Sanjusangendo, in eastern Kyoto, is a temple affiliated with the Tendai sect of Japanese Buddhism. Sanjusangendo is the popular name, meaning "Hall with 33 Bays." The temple's official name is Rengeo-in.
History of Sanjusangendo
Sanjusangendo was founded in 1164 by order of the retired emperor Goshirakawa. The original temple was destroyed by fire in 1249; the present structure dates from its rebuilding in 1266.
The Kannon statues that fill the temple were carved in the 12th and 13th centuries by Tankei, a famous sculptor of the Kamakura Period. The central Kannon image dates from 1254.
What to See at Sanjusangendo
At 120m (394 feet) in length, Sanjusangendo is Japan's longest wooden building. Simple and austere on the outside, the main attraction of Sanjusangendo is the inside, which is filled with 1,001 statues of Kannon, all beautifully carved from Japanese cypress.
The temple centers on a six-foot-tall statue of Kannon, the Buddhist goddess of mercy. She has 11 faces and 1000 arms and has been designated a National Treasure. The central Kannon is flanked by 1,000 more life-sized Kannons, who are covered in gold leaf and stand side-by-side several rows deep. These statues have 40 arms, each of which are said to have the power to save 25 worlds.
Sanjusan means "33," which is the number of spaces between the pillars that support the long, narrow hall. This number was chosen for a reason: Kannon can assume 33 different shapes on her missions of mercy. So, because there are 1,001 statues of Kannon in the hall, 33,033 shapes are possible. People come to Sanjusangendo to look for the likeness of a loved one among the many statues.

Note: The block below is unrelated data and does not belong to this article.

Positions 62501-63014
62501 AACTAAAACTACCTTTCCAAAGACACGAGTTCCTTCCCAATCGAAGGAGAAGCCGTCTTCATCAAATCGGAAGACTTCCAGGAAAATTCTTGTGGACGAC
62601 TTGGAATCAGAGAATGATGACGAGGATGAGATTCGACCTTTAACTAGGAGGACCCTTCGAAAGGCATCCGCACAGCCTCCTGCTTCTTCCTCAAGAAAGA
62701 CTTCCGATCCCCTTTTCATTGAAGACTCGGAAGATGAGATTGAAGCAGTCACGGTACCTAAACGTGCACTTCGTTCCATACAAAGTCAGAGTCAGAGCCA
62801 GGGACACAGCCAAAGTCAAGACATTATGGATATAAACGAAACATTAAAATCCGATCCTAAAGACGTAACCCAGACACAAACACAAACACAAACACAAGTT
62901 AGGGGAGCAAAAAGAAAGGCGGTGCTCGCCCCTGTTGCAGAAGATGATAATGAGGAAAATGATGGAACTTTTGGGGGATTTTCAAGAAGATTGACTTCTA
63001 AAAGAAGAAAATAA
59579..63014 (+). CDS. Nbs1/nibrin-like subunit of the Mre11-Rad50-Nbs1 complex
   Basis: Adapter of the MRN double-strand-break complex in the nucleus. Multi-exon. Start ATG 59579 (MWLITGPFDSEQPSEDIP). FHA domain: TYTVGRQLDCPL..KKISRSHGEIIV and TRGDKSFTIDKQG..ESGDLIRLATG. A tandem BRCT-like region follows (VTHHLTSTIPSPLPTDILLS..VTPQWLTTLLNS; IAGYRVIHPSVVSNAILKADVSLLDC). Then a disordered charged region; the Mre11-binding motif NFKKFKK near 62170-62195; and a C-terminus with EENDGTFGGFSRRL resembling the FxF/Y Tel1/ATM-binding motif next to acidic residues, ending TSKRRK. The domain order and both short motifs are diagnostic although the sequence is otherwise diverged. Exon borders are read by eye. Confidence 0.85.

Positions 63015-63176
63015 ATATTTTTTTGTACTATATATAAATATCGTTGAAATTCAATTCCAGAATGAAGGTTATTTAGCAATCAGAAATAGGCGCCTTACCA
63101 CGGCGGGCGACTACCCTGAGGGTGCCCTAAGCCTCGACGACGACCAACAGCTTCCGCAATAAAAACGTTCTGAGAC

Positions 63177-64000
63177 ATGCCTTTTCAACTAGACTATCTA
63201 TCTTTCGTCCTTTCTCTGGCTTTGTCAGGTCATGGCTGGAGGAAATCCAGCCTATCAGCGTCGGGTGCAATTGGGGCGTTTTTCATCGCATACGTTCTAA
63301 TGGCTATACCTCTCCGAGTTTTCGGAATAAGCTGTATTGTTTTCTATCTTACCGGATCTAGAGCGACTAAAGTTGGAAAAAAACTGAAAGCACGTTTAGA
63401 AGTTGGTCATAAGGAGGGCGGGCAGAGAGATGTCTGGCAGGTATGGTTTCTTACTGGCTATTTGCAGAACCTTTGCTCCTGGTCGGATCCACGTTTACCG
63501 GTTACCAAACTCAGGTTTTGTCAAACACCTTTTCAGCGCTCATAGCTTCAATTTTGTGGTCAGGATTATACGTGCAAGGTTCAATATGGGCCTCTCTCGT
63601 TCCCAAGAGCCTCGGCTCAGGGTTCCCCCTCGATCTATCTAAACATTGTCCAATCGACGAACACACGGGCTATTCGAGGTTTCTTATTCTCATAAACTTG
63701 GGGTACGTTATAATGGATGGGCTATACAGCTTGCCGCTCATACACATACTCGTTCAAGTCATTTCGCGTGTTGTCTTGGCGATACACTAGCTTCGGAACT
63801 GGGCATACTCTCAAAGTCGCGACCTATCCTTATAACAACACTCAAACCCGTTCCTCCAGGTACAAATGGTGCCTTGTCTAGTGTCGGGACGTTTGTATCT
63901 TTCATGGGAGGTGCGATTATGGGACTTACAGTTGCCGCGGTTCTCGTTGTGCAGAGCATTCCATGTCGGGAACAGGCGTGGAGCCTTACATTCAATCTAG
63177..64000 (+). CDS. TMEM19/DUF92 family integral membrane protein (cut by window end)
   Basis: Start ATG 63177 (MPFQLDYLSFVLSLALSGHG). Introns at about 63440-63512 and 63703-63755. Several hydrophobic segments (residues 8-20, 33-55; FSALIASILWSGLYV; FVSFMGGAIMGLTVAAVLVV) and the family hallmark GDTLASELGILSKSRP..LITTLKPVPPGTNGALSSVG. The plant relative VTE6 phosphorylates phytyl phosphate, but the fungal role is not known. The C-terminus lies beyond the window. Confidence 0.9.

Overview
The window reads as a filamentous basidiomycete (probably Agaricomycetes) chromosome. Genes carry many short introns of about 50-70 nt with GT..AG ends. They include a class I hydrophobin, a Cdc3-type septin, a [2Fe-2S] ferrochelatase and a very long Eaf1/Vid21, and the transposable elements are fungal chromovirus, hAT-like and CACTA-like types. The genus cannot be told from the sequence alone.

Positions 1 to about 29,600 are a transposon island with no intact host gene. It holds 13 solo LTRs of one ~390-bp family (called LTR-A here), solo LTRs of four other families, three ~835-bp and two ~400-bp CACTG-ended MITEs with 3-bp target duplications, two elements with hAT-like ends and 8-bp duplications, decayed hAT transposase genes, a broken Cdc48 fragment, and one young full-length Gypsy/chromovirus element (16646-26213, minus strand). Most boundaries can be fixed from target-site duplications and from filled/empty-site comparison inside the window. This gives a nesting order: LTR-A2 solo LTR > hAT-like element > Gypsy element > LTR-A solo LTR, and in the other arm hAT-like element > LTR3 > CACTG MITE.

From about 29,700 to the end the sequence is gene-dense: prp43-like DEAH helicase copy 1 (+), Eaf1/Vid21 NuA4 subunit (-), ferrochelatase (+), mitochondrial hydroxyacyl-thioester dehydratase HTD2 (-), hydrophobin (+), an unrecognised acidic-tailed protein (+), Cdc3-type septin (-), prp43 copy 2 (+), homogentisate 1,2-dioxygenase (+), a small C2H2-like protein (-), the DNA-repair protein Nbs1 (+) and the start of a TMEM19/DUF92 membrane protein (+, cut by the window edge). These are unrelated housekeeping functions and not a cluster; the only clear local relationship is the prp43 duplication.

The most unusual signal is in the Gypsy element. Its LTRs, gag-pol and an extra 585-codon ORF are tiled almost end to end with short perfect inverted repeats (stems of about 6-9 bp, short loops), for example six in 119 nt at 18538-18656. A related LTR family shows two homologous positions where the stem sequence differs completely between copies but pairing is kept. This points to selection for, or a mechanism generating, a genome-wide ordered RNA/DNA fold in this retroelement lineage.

In the corridor behind the Kannons are statues of 28 Japanese deities who protect the Buddhist universe. They represent Kannon's disciples and embody various virtues. Finally, there are two traditional Buddhist temple guardians: Raijin, the god of thunder, and Fujin, the god of wind.
Sanjusangendo is also known for the Toshiya (archery contest) that takes place behind the temple each January. Traditionally, the contest is a ritual exercise intended to show young participants that an adult's life requires patience and self-control.
Quick Facts on Sanjusangendo
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|Coordinates:||34.987997° N, 135.772081° E|
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Map of Sanjusangendo, Kyoto
Below is a location map and aerial view of Sanjusangendo. Using the buttons on the left (or the wheel on your mouse), you can zoom in for a closer look, or zoom out to get your bearings. To move around, click and drag the map with your mouse.